"Corporate governance: The curse of zombies in the
boardroom" appeared in The Globe and Mail on July 24,
2013. The article described a growing phenomenon that illustrates a
weakness in corporate governance structures.
What's a Zombie Director?
So-called "zombie directors" are corporate directors
who fail to receive a majority of votes in uncontested elections
but remain in their seats. They are a consequence (certainly
unforeseen) of the adoption of majority voting policies by
corporations in response to concerns that plurality voting (the
standard Canadian corporate election mechanism) runs counter to
shareholder democracy and may lead to the entrenchment of a
One only has to Google "zombie directors". The number
of articles on the topic is now legion. The Council of
Institutional Investors, the International Corporate Governance
Network and countless corporate and governance blogs are now
calling for the removal of zombie directors from boards and urging
changes in rules to put an end to zombie directors.
Psychology Today and the Health Medicine Network have
weighed in on the issue (see, "'Zombie Directors' The Illusory Rights of
Shareholders" in Psychology Todayand
"Zombie Directors" on the Health Medicine
Network's web page). The situation must be dire!
Where Do They Come From?
Every problem has a solution; and solutions often have their
Zombie directors spawn from the implementation of majority
voting policies, heralded as the cure to the plurality voting
system. In a plurality voting system, shareholders do not have the
option to vote against a particular nominee for director; instead,
shareholders may only vote for or withhold their vote for the
individual. Withheld votes do not count and a director needs only
one "for" vote to be elected to the board. The plurality
system guarantees that every nominee director is elected. And there
lies the initial problem.
The solution: moving from a plurality voting system to a
majority voting standard through majority voting policies (and
thereby making a withheld vote meaningful).
Typically, a majority voting policy provides that a director who
receives more "withheld" votes than "for" votes
must tender his or her resignation, even though the director has
been duly elected under corporate law. Absent exceptional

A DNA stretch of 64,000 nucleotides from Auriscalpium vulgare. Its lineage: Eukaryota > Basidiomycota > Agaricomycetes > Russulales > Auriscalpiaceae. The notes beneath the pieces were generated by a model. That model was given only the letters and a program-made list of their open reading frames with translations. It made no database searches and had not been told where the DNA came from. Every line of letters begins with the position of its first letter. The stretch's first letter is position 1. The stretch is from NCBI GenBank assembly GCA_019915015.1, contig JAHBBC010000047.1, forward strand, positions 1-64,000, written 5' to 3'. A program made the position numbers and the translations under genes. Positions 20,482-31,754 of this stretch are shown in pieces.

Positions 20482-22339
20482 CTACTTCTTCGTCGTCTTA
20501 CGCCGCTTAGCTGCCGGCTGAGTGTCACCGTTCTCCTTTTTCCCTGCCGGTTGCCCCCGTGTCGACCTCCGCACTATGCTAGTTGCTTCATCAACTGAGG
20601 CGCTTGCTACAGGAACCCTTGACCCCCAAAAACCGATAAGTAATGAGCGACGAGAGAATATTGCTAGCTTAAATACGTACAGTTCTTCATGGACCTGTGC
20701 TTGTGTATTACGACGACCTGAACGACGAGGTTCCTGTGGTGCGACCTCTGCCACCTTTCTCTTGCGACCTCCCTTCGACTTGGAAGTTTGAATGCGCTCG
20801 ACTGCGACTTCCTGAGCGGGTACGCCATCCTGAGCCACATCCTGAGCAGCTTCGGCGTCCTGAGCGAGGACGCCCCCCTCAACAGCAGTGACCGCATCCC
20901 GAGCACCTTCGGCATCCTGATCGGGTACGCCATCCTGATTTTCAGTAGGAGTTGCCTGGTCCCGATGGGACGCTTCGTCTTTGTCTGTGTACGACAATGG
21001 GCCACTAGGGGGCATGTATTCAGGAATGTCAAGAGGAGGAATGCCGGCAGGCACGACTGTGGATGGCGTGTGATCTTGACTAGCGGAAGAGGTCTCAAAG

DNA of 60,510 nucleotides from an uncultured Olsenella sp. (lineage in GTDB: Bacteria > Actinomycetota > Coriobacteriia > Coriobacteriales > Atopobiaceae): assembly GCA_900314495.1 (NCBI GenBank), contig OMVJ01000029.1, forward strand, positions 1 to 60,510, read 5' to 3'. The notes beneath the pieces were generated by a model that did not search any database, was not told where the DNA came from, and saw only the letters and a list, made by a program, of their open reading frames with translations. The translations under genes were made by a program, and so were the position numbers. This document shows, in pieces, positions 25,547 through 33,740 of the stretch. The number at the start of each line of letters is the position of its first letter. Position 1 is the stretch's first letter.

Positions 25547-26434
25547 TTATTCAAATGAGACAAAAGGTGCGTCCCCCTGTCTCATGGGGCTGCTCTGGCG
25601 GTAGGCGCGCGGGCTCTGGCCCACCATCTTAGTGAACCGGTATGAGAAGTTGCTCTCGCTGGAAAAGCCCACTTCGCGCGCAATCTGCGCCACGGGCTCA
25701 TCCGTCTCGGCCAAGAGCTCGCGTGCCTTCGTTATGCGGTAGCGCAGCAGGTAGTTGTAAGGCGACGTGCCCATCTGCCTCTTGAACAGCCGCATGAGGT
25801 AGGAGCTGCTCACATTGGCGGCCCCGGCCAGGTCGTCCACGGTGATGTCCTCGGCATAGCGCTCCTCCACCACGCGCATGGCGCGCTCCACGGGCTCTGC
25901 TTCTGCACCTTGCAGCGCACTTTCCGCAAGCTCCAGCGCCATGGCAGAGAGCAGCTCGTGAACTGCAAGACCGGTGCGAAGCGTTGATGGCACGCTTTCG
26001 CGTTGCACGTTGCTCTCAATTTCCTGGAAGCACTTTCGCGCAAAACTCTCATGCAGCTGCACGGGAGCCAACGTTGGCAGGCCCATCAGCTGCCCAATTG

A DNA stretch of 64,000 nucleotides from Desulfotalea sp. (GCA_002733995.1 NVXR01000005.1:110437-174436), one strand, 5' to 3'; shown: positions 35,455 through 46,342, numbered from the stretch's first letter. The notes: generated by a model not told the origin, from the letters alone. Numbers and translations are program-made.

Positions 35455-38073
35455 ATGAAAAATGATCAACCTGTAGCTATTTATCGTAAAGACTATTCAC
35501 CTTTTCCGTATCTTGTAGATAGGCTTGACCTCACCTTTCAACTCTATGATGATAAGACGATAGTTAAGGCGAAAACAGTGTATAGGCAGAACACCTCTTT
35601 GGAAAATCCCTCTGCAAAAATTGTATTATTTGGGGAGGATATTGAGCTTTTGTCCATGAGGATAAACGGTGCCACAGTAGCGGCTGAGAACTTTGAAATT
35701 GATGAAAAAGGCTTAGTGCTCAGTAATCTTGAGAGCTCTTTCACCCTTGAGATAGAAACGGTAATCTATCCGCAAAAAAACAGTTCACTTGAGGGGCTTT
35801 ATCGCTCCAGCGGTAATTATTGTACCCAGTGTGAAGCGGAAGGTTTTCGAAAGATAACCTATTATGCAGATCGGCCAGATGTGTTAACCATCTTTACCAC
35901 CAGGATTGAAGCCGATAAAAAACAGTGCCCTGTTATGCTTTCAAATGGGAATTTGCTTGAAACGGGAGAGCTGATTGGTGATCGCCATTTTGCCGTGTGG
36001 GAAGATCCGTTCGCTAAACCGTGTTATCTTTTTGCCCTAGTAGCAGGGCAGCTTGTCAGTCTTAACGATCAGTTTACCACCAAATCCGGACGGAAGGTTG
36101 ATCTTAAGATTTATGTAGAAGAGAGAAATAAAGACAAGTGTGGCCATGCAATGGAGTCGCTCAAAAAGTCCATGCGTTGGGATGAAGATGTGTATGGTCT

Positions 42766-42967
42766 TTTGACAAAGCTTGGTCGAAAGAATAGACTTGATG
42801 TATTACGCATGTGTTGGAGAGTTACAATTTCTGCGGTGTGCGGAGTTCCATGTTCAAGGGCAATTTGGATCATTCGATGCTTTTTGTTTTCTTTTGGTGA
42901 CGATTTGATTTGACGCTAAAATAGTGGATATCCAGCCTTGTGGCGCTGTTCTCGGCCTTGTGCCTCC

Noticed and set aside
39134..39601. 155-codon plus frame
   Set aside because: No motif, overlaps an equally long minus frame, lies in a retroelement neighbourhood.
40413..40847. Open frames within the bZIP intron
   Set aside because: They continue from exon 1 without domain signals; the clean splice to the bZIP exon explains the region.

circumstances, the resignation should be accepted by the board. A
majority voting policy is designed to ensure that only those
directors who receive more "for" votes than
"withheld" votes remain on a board.
The move to a majority voting standard brought its own set of
problems. Directors who fail to get a majority vote, tender their
resignation, and yet still fi nd themselves on the board of the
company. In one case, the board actually accepted the resignation
and proceeded to appoint the director who failed to get a majority
vote in order to fulfi ll the vacancy created by his resignation.
See "When Shareholder Democracy Is Sham Democracy" in
The New York Times for more examples of failings in the
application of majority voting policies.
Only half of directors ultimately step down from a board after
failing to obtain a majority of the "for" votes. The data
(mostly US) shows that zombie directors are rarely, if ever,
retained for what many might consider legitimate reasons:
compliance with securities regulations, contracts, corporate laws
or a provision of the company's governing documents. See
"The Election of Corporate Directors: What Happens When
Shareowners Withhold a Majority of Votes from Director
Nominees?", a research study conducted by GMI Ratings, and
commissioned by The Investor Responsibility Research Center
Institute, that examined the causes and eff ects of shareholder
opposition to 175 director nominees at Russell 3000 companies
between July 1, 2009 and June 30, 2012.
Getting Rid of Zombies?
So, you have a zombie director. What is to be done?
Make no mistake. Majority voting policies are better than the
reigning system of plurality voting. They give meaning to a
withheld vote by a shareholder. Surely, they improve corporate
governance. Must zombie directors be a by-product of that
improvement? Not necessarily! Recognition by boards that they
can't retain directors who serve without the support of
shareholders is required.
We recognize that the decision of whether to accept (or reject)
the resignation tendered by a director who failed to obtain a
majority of the "for" votes is a matter of the
board's fi duciary duties. However, boards should only reject
such resignations in exceptional circumstances. And when
they do so, boards should explain what those circumstances are. Too
often, say corporate governance pundits, this decision is cloaked
with the opaque shawl of the best interests of the corporation.
The content of this article is intended to provide a general
guide to the subject matter. Specialist advice should be sought
about your specific circumstances.
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Under the Income Tax Act, the Employment Insurance Act, and the Excise Tax Act, a director of a corporation is jointly and severally liable for a corporation's failure to deduct and remit source deductions or GST.
Under the Income Tax Act, the Employment Insurance Act, the Canada Pension Plan Act and the Excise Tax Act, a director of a corporation is jointly and severally liable for a corporation's failure to deduct and remit source deductions.
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